View answer

Written answers (Question to Housing)

The Rebuilding Ireland Home Loan is a Government-backed mortgage for first-time buyers and has been made available nationwide from local authorities from 1 February 2018. The loan can be used both for new and second-hand properties, or to build your own home.

With a Rebuilding Ireland Home Loan you can borrow up to 90% of the market value of a residential property. Maximum market values of the property that can be purchased or self-built are:

- €320,000 in the counties Cork, Dublin, Galway, Kildare, Louth, Meath and Wicklow, and

- €250,000 in the rest of the country.

This limits the amount that can be borrowed to no more than €288,000 in the counties Cork, Dublin, Galway, Kildare, Louth, Meath and Wicklow and no more than €225,000 in the rest of the country. These maximum limits apply equally to self-builds.

Within the maximum loan limits, there are some rules that set out the limit of funding for self builds. Funding should not exceed 90% of total build costs (which can include site cost where the site is purchased).

For self-builds, applicant(s) are required to submit with their loan application a valuation report that details the site value, cost of works and post construction market value of the completed property. The valuation report is required to be completed by an Independent Valuer and will be considered by the local authority in assessing the associated loan application.

It is important that all applicants are treated equally. In this regard, it is reasonable that the rules for setting the maximum market value of completed homes eligible for this scheme are the same for individuals either buying or building their own homes. I have no plans to change this requirement.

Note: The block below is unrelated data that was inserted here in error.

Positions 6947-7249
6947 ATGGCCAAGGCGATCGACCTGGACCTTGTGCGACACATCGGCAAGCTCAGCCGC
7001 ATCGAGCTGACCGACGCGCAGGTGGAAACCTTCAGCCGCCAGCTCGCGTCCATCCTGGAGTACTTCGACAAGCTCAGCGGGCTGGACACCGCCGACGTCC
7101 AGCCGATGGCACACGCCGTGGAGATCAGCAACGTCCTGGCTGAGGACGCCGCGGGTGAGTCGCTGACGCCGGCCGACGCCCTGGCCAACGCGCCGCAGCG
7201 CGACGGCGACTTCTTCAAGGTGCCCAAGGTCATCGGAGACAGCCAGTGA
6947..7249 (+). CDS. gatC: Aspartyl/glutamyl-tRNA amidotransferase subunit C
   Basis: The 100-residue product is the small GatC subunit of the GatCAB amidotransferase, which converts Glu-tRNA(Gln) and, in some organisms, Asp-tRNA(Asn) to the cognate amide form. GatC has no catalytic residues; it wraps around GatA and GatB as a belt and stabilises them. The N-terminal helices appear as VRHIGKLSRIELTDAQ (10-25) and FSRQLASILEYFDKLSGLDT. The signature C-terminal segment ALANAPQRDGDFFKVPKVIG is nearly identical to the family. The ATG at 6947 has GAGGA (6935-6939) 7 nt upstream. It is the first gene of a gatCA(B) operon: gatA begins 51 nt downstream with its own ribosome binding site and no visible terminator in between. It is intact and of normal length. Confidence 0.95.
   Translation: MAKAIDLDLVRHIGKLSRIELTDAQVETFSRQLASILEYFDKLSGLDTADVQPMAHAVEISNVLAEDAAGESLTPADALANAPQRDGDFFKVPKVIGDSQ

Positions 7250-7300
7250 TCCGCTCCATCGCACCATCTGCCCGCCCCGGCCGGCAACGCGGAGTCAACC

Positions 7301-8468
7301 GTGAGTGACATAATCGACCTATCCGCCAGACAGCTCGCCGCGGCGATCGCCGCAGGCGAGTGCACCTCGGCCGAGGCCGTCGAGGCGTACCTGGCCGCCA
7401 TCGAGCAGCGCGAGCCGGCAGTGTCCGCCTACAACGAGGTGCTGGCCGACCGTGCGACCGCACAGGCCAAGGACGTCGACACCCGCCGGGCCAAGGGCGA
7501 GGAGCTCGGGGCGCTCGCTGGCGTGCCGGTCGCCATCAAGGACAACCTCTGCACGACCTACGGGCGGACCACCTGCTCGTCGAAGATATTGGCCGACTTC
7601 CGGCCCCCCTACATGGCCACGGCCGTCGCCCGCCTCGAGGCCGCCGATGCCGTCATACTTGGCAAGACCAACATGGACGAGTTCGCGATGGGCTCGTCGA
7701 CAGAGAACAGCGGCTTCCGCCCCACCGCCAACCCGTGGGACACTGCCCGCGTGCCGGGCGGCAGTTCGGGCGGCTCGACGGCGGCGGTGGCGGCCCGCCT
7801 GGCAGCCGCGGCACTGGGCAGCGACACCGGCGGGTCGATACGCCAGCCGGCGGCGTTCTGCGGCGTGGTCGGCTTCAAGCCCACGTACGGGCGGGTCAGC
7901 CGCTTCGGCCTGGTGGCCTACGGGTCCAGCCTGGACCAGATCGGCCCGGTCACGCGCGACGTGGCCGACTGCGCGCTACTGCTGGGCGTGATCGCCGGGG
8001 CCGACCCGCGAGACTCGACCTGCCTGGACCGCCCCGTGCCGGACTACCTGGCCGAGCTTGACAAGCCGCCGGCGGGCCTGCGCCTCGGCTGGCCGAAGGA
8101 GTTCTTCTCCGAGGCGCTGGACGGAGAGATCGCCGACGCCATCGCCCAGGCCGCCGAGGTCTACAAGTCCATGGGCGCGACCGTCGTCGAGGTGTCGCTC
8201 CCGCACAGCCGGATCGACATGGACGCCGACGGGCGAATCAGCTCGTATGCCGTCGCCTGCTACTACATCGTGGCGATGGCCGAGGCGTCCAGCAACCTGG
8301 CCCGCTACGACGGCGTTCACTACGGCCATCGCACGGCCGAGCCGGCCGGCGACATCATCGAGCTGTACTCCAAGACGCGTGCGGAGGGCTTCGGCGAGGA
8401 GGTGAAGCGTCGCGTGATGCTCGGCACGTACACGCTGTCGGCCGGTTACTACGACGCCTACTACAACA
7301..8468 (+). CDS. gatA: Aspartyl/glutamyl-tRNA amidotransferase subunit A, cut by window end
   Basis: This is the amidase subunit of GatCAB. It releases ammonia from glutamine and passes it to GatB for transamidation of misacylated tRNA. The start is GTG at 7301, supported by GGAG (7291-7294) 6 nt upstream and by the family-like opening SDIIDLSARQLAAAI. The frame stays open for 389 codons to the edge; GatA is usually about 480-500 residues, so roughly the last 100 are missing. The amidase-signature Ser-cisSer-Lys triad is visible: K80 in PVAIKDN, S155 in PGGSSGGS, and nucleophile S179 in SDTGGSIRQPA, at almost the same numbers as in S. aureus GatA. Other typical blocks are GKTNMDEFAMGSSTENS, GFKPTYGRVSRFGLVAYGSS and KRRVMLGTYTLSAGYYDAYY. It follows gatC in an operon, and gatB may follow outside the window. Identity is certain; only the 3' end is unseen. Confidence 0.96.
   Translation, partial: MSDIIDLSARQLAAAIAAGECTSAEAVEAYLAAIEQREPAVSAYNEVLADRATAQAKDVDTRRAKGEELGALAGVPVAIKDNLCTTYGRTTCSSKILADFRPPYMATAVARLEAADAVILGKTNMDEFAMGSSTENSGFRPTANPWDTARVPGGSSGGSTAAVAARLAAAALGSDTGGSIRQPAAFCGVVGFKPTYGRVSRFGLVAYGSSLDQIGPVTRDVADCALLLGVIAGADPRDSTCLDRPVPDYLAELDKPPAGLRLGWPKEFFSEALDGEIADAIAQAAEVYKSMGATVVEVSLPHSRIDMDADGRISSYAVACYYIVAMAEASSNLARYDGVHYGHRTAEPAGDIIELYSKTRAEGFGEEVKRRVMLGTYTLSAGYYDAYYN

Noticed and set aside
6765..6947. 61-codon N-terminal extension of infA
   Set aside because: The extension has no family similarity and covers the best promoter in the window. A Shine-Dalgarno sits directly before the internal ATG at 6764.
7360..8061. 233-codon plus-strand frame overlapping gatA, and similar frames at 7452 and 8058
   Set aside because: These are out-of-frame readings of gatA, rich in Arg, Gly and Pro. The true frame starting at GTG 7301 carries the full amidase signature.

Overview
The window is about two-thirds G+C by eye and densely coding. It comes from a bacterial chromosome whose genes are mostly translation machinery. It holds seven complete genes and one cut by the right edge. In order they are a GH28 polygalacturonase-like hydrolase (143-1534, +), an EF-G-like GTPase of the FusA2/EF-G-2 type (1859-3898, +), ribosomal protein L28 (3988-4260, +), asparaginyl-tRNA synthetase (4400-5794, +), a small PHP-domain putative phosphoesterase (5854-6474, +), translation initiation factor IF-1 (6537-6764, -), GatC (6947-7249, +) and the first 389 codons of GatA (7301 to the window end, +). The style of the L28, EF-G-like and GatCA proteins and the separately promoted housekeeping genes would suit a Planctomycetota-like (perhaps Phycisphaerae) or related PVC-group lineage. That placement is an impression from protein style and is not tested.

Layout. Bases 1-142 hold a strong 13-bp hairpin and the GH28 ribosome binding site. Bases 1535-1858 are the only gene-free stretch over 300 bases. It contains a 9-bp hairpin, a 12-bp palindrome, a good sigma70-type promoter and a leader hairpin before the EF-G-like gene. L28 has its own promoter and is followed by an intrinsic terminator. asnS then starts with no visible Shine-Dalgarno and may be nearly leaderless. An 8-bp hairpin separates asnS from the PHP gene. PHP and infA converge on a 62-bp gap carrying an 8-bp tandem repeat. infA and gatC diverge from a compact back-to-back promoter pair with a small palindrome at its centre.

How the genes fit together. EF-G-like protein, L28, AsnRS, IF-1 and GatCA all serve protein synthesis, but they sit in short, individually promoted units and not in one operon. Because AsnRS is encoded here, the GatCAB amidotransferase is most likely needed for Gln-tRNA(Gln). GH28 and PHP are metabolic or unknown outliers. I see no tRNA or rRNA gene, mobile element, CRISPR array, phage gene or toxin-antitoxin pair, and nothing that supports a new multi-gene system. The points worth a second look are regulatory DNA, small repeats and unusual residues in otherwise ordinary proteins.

It should also be noted that individuals self-building may be able to avail of the Help-to-Buy scheme, which is available for purchasers of new residential construction, such as self-builds.

Proposed Legislation

Questions (1138)

Eoin Ó Broin

Question:

1138. Deputy Eoin Ó Broin asked the Minister for Housing, Planning and Local Government the status of the general scheme of the building control (construction industry register Ireland) Bill; and when he plans to publish the Bill. [44684/19]

View answer

Written answers (Question to Housing)

The Government has committed to placing the Construction Industry Register Ireland, or CIRI, on a statutory footing. CIRI was established on a voluntary basis in 2014 and over 850 building and contracting entities are currently included on the register.

The Government approved the draft heads of a Bill to place the CIRI on a statutory footing and the Bill was referred to the Joint Oireachtas Committee on Housing, Planning and Local Government for pre-legislative scrutiny. The Committee’s report has since been received and my Department is currently working through the Committee’s recommendations. The General Scheme is available on my Department's website at the following link:

https://www.housing.gov.ie/sites/default/files/legislations/general_scheme_of_the_building_control_construction_industry_register_ireland_bill_2017.pdf .

The main objective of the legislation is to develop and promote a culture of competence, good practice and compliance with Building Regulations within the builder community of the construction sector. The establishment of a robust, mandatory, statutory register of builders and specialist contractors is an essential consumer protection measure giving those who engage a registered builder the assurance that they are dealing with a competent and compliant operator. In addition, it will complement the reforms made through the Building Control (Amendment) Regulations 2014 and contribute to the development of an enhanced culture of competence and compliance in the construction sector.